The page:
In This Article Expand or collapse the "in this article" section Bail and Pretrial Detention

  • Introduction
  • Practices Prior to the Bail Reform Act of 1966

Criminology Bail and Pretrial Detention
Celesta Albonetti
  • LAST REVIEWED: 28 May 2013
  • LAST MODIFIED: 28 May 2013
  • DOI: 10.1093/obo/9780195396607-0084


Determining the accused pretrial status requires tracing the interplay between legislative and case law attempts to define the legal function of bail. The perennial concern has been the clash between the defendant’s interest in pretrial freedom and the government’s interest to protect the community. Studies conducted as early as the 1930s revealed widespread bail practices that detained defendants solely due to the defendant’s inability to meet financial conditions of release. In the 1950s and 1960s a heated debate emerged over the legal function of bail and the legally relevant information upon which judicial officers are to base the severity of bail imposed prior to trial. Legislative attempts to reform bail practices were codified in the Bail Reform Act of 1966 (18 U.S.C. § 3146 [1966] [current version at 18 U.S.C. § 3142 Supp. III. 1985]) and the Bail Reform Act of 1984 (18 U.S.C. § 3141–3156 Supp. III 1985). The acts and case law contained primarily in Stack v. Boyle (342 U.S. 1, 4 [1951]), Carlson v. Landon (342 U.S. 524 [1952]), Gerstein v. Pugh (420 U.S. 103 [1976]), Bell v. Wolfish (441, U.S. 520 [1979]), and U.S. v. Salerno (794 F.2d 64 [2nd Cir. 1986]), reversed, 107 S. Ct. 2095 (1987) produced inconsistent and contradictory positions on the legal function of bail. Extensive legal literature developed debating the ongoing tension between defendant’s liberty rights and public safety. At the heart of this debate are challenges centered around substantive and procedural rights about pretrial preventive detention and the defendant’s protections under the Fourth, Fifth, and Eighth Amendments, and the due process clause of the Fourteenth Amendment. Social science research has taken three general directions. The first direction sought to describe bail practices in terms of pretrial outcomes in large urban areas. The second direction focused on identifying the variables predictive of pretrial dangerousness and flight risk. The third direction attempts to estimate the variables significantly affecting the severity of bail outcomes. These avenues of research are reflected throughout seven decades of empirical work presented herein. Because of the centrality of legislative reform, this bibliography is organized in terms of time periods relative to the passage of the Bail Reform Act of 1966 and the Bail Reform Act of 1984.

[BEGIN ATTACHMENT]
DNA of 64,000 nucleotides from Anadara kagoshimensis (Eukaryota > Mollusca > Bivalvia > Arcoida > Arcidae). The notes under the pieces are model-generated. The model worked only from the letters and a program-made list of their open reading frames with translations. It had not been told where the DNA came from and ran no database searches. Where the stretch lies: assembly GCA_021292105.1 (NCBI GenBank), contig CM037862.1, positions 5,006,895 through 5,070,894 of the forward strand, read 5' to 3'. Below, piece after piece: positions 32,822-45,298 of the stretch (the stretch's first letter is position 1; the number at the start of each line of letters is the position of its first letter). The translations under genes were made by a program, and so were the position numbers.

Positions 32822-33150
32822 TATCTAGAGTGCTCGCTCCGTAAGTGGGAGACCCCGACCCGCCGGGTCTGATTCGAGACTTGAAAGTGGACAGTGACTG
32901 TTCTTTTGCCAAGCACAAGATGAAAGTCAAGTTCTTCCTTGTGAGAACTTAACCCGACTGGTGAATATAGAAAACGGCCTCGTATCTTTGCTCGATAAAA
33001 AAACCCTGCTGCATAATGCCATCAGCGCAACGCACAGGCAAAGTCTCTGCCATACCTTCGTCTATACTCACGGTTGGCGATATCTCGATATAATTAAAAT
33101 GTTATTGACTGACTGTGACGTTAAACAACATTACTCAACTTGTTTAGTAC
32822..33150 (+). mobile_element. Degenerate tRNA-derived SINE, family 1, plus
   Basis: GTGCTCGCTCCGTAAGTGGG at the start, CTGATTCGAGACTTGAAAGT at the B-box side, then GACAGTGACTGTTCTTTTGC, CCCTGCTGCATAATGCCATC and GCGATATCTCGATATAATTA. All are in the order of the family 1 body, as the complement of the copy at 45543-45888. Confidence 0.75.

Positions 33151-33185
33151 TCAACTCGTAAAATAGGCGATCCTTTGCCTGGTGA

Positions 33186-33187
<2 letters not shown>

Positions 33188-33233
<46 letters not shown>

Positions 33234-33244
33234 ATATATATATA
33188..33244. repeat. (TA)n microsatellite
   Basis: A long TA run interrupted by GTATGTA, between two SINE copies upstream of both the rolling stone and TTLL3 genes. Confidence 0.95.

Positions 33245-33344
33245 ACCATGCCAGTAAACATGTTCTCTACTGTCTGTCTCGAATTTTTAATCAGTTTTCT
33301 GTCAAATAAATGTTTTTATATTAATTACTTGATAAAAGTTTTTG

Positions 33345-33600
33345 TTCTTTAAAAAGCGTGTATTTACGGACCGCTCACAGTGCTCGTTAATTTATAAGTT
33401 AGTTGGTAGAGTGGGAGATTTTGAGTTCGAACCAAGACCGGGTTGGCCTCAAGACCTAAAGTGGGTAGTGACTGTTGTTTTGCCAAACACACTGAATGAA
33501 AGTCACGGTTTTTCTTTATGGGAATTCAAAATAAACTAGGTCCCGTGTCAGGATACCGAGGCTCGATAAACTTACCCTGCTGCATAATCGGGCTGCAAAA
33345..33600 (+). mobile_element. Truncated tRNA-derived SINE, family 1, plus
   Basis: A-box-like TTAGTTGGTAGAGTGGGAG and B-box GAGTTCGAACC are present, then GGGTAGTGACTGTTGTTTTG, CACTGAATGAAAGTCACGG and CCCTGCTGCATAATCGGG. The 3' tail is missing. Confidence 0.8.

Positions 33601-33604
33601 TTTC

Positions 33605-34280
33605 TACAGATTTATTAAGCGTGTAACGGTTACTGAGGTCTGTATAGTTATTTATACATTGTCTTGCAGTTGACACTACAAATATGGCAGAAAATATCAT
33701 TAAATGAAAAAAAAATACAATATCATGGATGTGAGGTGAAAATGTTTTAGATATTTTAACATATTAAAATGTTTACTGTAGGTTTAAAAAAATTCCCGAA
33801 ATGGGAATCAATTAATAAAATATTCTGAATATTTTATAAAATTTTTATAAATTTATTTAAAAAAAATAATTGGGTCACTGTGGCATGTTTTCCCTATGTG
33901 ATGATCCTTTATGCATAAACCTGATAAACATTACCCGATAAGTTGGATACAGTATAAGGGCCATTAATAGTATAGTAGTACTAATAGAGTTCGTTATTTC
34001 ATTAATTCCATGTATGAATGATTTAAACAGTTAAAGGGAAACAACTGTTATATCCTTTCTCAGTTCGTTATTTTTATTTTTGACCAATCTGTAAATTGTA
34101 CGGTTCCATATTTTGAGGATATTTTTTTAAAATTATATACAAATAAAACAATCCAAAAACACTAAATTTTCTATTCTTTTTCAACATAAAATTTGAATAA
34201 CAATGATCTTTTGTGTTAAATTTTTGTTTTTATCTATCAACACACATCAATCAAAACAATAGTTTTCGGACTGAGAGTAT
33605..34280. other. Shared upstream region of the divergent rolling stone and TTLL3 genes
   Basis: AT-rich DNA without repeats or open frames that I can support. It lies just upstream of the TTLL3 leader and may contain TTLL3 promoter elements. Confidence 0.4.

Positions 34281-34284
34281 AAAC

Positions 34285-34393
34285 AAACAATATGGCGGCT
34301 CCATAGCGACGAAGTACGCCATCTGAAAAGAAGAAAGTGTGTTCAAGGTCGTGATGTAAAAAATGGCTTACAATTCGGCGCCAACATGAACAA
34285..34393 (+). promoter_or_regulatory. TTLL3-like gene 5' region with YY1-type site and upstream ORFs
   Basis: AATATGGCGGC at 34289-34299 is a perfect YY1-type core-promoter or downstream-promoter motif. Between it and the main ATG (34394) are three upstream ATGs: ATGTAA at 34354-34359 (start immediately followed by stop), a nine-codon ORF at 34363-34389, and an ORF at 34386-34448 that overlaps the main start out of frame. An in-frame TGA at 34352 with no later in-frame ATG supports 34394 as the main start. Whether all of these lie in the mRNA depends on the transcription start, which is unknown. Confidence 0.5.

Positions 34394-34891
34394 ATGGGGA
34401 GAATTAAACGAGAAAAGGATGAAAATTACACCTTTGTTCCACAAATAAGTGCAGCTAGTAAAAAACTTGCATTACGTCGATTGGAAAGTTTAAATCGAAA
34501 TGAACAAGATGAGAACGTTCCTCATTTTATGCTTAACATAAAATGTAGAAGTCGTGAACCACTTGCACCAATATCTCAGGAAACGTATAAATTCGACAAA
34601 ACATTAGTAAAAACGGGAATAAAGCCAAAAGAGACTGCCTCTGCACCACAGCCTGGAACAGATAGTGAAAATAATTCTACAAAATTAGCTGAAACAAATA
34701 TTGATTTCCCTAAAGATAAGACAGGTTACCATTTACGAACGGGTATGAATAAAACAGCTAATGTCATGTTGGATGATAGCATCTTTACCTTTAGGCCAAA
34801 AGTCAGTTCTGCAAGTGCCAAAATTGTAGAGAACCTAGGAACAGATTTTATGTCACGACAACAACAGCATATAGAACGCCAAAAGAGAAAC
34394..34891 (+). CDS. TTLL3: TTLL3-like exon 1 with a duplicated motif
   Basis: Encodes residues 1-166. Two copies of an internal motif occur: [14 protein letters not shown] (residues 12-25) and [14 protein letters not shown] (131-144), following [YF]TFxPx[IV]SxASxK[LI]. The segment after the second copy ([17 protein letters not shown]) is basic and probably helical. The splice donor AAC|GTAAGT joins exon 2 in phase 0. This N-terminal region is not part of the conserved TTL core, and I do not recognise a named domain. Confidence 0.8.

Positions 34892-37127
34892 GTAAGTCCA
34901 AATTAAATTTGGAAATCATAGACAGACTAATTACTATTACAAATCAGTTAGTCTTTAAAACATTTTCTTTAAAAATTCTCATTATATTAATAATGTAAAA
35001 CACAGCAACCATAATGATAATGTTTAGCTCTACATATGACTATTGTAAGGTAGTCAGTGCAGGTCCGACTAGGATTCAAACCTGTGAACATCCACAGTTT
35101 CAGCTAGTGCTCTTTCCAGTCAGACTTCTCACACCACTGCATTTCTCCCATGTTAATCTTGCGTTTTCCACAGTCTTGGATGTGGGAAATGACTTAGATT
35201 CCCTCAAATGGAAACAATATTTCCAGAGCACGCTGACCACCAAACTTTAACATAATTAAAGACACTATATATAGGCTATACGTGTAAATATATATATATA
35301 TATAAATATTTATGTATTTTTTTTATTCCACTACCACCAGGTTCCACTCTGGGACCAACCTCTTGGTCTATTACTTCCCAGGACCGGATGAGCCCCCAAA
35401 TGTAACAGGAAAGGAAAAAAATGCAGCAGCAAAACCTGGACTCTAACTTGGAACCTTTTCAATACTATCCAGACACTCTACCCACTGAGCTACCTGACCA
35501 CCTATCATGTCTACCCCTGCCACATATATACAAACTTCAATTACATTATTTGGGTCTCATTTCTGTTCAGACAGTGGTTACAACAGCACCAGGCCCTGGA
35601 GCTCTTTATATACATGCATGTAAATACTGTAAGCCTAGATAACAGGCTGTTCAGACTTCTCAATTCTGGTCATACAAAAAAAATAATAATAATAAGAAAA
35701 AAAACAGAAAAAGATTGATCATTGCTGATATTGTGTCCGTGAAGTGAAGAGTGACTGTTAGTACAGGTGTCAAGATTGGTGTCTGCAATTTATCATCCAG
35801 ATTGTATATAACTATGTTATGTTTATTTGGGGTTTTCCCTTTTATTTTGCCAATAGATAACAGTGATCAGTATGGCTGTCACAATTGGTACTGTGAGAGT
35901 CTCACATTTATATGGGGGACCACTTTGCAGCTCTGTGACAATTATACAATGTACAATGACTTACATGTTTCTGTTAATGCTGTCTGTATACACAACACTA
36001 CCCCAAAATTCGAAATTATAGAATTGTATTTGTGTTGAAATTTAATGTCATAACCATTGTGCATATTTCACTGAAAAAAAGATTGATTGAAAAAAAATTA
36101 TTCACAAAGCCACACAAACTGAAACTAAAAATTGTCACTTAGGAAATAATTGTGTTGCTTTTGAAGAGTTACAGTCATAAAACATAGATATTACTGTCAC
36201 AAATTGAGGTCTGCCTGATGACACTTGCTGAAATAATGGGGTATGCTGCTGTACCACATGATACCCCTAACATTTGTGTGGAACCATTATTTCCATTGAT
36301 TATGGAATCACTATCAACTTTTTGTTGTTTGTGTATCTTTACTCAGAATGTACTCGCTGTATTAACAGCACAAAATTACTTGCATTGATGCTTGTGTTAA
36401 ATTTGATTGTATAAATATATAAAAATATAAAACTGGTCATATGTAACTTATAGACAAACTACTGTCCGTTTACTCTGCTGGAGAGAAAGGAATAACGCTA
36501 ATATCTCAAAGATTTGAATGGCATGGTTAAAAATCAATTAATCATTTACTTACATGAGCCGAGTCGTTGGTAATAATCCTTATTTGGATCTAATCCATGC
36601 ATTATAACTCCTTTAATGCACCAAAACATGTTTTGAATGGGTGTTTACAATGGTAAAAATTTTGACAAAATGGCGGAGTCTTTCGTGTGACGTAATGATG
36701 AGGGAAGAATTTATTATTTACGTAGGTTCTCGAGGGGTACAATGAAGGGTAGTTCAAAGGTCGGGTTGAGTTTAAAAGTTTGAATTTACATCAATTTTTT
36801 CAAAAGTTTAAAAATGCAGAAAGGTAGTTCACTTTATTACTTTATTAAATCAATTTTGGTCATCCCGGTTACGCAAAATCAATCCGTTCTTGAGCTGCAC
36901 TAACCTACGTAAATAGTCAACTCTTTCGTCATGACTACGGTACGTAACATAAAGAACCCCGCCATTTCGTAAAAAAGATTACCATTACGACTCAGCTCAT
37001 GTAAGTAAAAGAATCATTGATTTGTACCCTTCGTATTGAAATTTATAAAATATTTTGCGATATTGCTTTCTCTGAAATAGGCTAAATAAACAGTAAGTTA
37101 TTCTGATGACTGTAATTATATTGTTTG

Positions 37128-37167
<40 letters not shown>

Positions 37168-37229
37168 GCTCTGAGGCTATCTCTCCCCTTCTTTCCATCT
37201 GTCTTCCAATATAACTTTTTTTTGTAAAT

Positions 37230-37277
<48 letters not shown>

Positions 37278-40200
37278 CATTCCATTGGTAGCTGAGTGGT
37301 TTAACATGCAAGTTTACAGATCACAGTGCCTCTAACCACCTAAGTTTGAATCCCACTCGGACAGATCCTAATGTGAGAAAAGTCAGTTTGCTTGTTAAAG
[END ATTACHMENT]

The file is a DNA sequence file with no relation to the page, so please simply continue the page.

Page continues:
Practices Prior to the Bail Reform Act of 1966

As early as 1927, researchers including Beeley 1927 and Morse and Beattie 1932 empirically examined the judicial discretion at the bail hearing. Much of the early research, such as Alexander, et al. 1958; Foote 1954; Goldfarb 1965; and Rankin 1964, found that judges relied heavily on high amounts of cash bail, resulting in pretrial detention for a large number of defendants who posed little risk of nonappearance. Beeley 1927; Morse and Beattie 1932; Foote 1954; and Ares, et al. 1963 argued that preventive detention prior to trial violates the accused’s constitutional rights and is contrary to the principle of the presumption of innocence. Research indicated that offense seriousness was the strongest predictor of the amount of cash bail. This finding called into question the constitutionality of bail practices that penalized defendants for offenses yet to be proven according to due process procedures (see Goldfarb 1965).